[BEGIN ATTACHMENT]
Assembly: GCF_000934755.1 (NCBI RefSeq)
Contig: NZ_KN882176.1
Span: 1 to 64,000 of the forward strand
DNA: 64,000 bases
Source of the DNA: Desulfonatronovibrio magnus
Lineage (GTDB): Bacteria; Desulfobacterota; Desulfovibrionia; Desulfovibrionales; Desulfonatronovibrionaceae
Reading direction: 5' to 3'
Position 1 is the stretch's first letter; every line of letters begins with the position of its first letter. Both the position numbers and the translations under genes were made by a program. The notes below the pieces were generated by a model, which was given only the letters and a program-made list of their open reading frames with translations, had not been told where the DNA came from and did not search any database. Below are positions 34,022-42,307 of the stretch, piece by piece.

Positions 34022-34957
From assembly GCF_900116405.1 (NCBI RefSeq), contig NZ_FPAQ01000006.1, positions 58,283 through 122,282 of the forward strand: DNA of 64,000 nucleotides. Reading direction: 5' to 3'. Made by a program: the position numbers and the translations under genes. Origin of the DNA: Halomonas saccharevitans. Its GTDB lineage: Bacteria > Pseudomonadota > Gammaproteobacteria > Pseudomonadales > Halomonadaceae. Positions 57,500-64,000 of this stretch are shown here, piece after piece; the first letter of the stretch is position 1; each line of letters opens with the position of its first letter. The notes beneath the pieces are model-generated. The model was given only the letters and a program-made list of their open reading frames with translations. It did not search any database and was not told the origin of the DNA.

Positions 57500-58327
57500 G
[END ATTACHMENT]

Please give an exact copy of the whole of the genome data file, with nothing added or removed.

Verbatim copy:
Assembly: GCF_000934755.1 (NCBI RefSeq)
Contig: NZ_KN882176.1
Span: 1 to 64,000 of the forward strand
DNA: 64,000 bases
Source of the DNA: Desulfonatronovibrio magnus
Lineage (GTDB): Bacteria; Desulfobacterota; Desulfovibrionia; Desulfovibrionales; Desulfonatronovibrionaceae
Reading direction: 5' to 3'
Position 1 is the stretch's first letter; every line of letters begins with the position of its first letter. Both the position numbers and the translations under genes were made by a program. The notes below the pieces were generated by a model, which was given only the letters and a program-made list of their open reading frames with translations, had not been told where the DNA came from and did not search any database. Below are positions 34,022-42,307 of the stretch, piece by piece.

Positions 34022-34957
From assembly GCF_900116405.1 (NCBI RefSeq), contig NZ_FPAQ01000006.1, positions 58,283 through 122,282 of the forward strand: DNA of 64,000 nucleotides. Reading direction: 5' to 3'. Made by a program: the position numbers and the translations under genes. Origin of the DNA: Halomonas saccharevitans. Its GTDB lineage: Bacteria > Pseudomonadota > Gammaproteobacteria > Pseudomonadales > Halomonadaceae. Positions 57,500-64,000 of this stretch are shown here, piece after piece; the first letter of the stretch is position 1; each line of letters opens with the position of its first letter. The notes beneath the pieces are model-generated. The model was given only the letters and a program-made list of their open reading frames with translations. It did not search any database and was not told the origin of the DNA.

Positions 57500-58327
57500 G